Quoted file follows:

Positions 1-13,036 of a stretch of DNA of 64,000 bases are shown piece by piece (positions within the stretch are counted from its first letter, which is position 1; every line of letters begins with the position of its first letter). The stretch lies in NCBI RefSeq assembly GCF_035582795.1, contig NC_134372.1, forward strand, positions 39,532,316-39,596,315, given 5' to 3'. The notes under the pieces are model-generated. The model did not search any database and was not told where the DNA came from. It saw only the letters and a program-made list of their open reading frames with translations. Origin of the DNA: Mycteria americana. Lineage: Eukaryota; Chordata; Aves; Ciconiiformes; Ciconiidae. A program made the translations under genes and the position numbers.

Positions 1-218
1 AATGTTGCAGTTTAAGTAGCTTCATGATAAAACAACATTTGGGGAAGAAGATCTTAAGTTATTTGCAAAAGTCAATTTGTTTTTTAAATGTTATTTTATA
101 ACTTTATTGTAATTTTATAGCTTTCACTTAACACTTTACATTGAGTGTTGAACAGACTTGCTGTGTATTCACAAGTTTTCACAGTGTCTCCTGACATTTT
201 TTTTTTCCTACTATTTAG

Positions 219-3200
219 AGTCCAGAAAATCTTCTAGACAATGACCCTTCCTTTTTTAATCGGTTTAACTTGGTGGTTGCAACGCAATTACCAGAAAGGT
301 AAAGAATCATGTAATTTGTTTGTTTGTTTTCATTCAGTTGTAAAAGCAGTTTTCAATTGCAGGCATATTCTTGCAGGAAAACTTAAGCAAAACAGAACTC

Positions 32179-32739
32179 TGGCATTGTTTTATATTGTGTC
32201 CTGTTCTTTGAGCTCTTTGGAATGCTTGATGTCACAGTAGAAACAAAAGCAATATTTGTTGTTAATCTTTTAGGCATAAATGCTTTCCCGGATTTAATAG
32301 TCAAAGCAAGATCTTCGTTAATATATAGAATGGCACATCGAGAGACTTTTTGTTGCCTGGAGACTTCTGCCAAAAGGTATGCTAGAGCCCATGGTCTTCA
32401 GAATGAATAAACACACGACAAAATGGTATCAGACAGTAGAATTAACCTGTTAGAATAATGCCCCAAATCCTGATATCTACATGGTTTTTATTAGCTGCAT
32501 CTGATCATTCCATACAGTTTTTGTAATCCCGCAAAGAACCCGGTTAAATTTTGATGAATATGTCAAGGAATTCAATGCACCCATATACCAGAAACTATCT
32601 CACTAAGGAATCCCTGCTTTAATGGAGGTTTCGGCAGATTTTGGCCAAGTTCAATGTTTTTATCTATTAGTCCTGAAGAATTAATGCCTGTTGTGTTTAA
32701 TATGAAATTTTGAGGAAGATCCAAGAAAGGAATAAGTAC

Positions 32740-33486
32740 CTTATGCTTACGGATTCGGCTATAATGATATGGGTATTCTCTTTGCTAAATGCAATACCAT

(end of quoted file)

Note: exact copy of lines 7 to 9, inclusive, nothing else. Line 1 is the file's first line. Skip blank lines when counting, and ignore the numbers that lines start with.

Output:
219 AGTCCAGAAAATCTTCTAGACAATGACCCTTCCTTTTTTAATCGGTTTAACTTGGTGGTTGCAACGCAATTACCAGAAAGGT
301 AAAGAATCATGTAATTTGTTTGTTTGTTTTCATTCAGTTGTAAAAGCAGTTTTCAATTGCAGGCATATTCTTGCAGGAAAACTTAAGCAAAACAGAACTC

Positions 32179-32739